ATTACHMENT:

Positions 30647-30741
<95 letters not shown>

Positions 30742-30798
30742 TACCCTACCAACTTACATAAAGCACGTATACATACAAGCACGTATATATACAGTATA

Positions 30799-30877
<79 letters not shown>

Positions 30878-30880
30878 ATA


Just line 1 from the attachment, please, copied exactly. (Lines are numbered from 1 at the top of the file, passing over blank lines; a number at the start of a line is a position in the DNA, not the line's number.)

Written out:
Positions 30647-30741